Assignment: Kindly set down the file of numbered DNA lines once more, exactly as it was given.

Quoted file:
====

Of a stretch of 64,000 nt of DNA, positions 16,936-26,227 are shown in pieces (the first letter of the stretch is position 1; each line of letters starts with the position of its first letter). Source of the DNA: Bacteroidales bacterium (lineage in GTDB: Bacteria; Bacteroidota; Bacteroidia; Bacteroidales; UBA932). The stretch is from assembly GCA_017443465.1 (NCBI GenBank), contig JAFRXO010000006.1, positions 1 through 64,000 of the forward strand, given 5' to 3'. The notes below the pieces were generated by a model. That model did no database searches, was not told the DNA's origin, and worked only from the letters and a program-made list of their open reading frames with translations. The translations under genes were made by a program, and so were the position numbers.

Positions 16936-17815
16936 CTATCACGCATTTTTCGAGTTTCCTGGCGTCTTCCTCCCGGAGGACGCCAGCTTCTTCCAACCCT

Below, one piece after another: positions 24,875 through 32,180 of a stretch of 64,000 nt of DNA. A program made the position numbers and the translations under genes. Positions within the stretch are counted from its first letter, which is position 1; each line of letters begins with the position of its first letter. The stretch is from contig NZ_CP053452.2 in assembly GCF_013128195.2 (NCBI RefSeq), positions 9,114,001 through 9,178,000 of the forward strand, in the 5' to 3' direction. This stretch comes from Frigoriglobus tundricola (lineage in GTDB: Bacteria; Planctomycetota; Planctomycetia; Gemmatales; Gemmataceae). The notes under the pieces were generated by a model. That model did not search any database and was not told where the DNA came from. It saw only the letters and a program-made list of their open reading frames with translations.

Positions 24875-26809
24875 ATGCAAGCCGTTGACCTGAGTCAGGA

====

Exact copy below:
Of a stretch of 64,000 nt of DNA, positions 16,936-26,227 are shown in pieces (the first letter of the stretch is position 1; each line of letters starts with the position of its first letter). Source of the DNA: Bacteroidales bacterium (lineage in GTDB: Bacteria; Bacteroidota; Bacteroidia; Bacteroidales; UBA932). The stretch is from assembly GCA_017443465.1 (NCBI GenBank), contig JAFRXO010000006.1, positions 1 through 64,000 of the forward strand, given 5' to 3'. The notes below the pieces were generated by a model. That model did no database searches, was not told the DNA's origin, and worked only from the letters and a program-made list of their open reading frames with translations. The translations under genes were made by a program, and so were the position numbers.

Positions 16936-17815
16936 CTATCACGCATTTTTCGAGTTTCCTGGCGTCTTCCTCCCGGAGGACGCCAGCTTCTTCCAACCCT

Below, one piece after another: positions 24,875 through 32,180 of a stretch of 64,000 nt of DNA. A program made the position numbers and the translations under genes. Positions within the stretch are counted from its first letter, which is position 1; each line of letters begins with the position of its first letter. The stretch is from contig NZ_CP053452.2 in assembly GCF_013128195.2 (NCBI RefSeq), positions 9,114,001 through 9,178,000 of the forward strand, in the 5' to 3' direction. This stretch comes from Frigoriglobus tundricola (lineage in GTDB: Bacteria; Planctomycetota; Planctomycetia; Gemmatales; Gemmataceae). The notes under the pieces were generated by a model. That model did not search any database and was not told where the DNA came from. It saw only the letters and a program-made list of their open reading frames with translations.

Positions 24875-26809
24875 ATGCAAGCCGTTGACCTGAGTCAGGA